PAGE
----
Lidar are potentially very useful tools for the validation of flow models, with or without turbine wakes, in simple or complex flows [1]-[4]. The challenge of measurements in complex flow was explored in the first phase of Task 32, but there was no opportunity to look at how the data were then used. Therefore, Task 32 will look into how measurement methods can be optimized to the data that are required for model validation, and vice-versa.
The development of lidar techniques can be viewed as progress from 1st generation methods, typified by met masts and remote sensing profilers, which acquired datasets from which wind conditions could be extrapolated vertically and horizontally, to 2nd generation devices such as scanning lidars, which acquired datasets from which wind conditions could be inferred in horizontally and vertically disparate locations from the measured line of sight radial velocities and sophisticated flow models as described above, to 3rd generation techniques where wind conditions are directly observed throughout the volume of interest. 3rd generation capabilities are beginning to be exhibited by some systems that combing multiple scanning lidars to implement convergent scan geometries. These allow wind velocity vectors to be fully characterized rather than inferred at arbitrary points within the volume of interest. However, trade-offs between space- and time-resolution are still required as the multiple points necessary for high space resolution would incur a scanning time overhead that reduces the time resolution. Nevertheless, convergent scan geometries have been seen to be the only lidar method to accurately replicate the performance of met masts in relation to the measurement of turbulence intensity (TI) [5].


The further development of well-documented lidar use cases will be undertaken to ensure that lidar methods that are fit-for-purpose can be applied with the consistency on which investor confidence relies [6], including the development of common protocols for recording and describing lidar measurement configurations and scan geometries.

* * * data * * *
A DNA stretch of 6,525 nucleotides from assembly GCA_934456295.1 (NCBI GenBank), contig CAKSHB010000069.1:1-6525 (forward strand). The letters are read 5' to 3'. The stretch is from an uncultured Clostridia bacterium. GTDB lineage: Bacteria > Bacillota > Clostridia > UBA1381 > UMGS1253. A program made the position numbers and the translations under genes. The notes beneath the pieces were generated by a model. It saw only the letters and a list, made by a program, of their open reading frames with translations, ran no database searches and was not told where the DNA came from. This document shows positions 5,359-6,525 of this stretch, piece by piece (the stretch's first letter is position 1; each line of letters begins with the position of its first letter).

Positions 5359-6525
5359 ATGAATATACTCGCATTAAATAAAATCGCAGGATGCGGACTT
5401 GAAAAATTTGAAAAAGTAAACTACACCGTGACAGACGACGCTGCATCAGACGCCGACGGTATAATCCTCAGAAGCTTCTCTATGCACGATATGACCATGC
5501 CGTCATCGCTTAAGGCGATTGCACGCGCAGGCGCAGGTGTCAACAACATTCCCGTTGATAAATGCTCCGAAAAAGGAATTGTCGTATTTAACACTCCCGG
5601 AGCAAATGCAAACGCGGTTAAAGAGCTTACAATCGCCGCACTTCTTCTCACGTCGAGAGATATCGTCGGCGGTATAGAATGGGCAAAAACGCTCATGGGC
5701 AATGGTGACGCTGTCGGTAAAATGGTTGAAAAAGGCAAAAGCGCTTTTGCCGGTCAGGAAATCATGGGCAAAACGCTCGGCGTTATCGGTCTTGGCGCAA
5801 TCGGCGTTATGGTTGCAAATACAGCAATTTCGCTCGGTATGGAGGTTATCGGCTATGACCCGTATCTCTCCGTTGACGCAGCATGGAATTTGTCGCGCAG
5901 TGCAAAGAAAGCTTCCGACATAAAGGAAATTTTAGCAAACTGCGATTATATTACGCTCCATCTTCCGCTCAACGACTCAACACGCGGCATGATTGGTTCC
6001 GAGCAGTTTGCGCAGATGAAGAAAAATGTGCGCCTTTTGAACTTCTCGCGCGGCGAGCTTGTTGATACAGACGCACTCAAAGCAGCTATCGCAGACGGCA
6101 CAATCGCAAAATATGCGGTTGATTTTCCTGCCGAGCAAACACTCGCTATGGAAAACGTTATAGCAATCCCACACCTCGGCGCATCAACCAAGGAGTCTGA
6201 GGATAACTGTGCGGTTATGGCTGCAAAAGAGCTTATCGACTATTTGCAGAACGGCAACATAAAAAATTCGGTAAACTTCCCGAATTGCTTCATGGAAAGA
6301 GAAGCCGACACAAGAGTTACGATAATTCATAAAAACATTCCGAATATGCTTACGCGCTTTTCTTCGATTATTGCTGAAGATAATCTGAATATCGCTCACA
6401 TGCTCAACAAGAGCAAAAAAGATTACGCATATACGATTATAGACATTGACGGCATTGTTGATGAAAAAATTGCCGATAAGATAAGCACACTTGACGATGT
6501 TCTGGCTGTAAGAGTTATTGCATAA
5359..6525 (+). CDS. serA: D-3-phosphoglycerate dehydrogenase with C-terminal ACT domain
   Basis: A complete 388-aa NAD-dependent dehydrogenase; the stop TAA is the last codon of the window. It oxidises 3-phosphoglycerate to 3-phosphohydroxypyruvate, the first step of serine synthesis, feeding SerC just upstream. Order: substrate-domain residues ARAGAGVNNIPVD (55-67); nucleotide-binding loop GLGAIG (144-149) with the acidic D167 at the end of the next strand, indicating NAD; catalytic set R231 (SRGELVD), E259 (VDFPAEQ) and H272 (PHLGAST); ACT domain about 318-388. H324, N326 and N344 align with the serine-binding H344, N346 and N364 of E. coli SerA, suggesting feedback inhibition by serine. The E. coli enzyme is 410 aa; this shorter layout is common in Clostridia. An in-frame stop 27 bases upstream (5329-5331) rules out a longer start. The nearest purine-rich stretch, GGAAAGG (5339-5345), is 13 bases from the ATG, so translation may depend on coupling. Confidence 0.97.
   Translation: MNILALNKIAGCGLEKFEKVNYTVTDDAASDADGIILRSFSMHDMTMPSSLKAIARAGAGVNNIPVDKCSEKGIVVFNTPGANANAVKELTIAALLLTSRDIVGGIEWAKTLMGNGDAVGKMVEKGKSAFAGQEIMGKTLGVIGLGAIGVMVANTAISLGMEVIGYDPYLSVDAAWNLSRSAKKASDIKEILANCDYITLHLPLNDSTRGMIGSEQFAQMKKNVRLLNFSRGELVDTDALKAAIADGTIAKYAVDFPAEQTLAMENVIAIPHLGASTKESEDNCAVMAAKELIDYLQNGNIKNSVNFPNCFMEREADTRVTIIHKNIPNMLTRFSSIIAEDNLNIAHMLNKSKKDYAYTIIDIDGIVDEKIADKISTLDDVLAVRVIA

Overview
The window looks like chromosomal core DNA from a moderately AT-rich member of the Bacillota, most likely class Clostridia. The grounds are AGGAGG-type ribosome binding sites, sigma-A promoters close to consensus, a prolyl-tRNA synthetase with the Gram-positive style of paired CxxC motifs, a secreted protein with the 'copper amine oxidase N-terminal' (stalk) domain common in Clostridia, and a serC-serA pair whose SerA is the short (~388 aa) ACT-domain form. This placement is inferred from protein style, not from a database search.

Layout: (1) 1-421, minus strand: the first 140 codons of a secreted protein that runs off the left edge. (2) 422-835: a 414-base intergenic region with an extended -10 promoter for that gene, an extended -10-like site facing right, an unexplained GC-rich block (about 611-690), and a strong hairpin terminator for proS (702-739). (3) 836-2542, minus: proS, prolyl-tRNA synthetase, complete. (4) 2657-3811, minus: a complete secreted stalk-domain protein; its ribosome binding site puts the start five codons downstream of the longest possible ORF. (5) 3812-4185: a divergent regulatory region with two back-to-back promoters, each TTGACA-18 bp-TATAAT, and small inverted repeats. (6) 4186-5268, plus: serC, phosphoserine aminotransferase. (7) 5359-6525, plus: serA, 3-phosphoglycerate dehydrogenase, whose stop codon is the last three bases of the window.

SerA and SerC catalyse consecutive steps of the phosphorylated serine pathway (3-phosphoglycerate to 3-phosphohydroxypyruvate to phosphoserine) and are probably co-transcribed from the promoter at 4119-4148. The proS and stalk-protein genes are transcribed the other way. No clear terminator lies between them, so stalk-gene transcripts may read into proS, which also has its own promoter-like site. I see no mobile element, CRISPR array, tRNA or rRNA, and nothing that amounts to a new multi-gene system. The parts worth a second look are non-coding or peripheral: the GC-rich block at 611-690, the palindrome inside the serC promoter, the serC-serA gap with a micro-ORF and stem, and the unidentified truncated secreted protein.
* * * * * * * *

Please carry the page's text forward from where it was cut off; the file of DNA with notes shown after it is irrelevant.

The extension of Task 32 will give the possibility to gather at the same table experts from the lidar and the wind modeling community, in order to precisely define which parameters should be extracted from the lidar measurements and the proper methodology to obtain them. Moreover, the results could provide a valuable support to the joint activity of IEA Wind Task 31 and 30 in which a benchmark of wake and full system simulations on the basis of lidar measurements is attempted.


  • Understand the needs of measurements of complex flow in wind energy and describe the limitations of lidar systems to provide recommendations for adjustments.
  • Find metrics to compare flow simulations and lidar field measurements: Related to IEA Wind Task 31.



  1. K. Lundquist, M. J. Churchfield, S. Lee, and A. Clifton, “Quantifying error of lidar and sodar Doppler beam swinging measurements of wind turbine wakes using computational fluid dynamics”, Atmospheric Measurement Techniques, vol. 8, no. 2, p. 907-920, 2015.
  2. L. Aitken, R. M. Banta, Y. L. Pichugina and J. K. Lundquist, “Quantifying Wind Turbine Wake Characteristics from Scanning Remote Sensor Data”, Journal of Atmospheric and Oceanic Technology, American Meteorological Society, vol. 31, no. 4, p. 765-787, 2014.
  3. Machefaux, G. C. Larsen, N. Troldborg, M. Gaunaa and A. Rettenmeier, “Empirical modeling of single-wake advection and expansion using full-scale pulsed lidar-based measurements”, Wind Energy, Wiley, DOI: 10.1002/we.1805, 2014.
  4. Beck, D. Trabucchi, M. Bitter and M. Kühn, “The Ainslie wake model – an update for multi megawatt turbines based on state-of-the-art wake scanning techniques”, Presentation at EWEA Conference, Barcelona, Spain, 2014.
  5. J.M Clive, “Lidar observations of the compression zone and capabilities as a turbulence instrument”, Proceedings of the 9th Meeting of the Power Curve Working Group, Glasgow, 16 December 2014.
  6. J.M. Clive “Lidar use cases for the acquisition of high value datasets”, EWEA Offshore, 2015.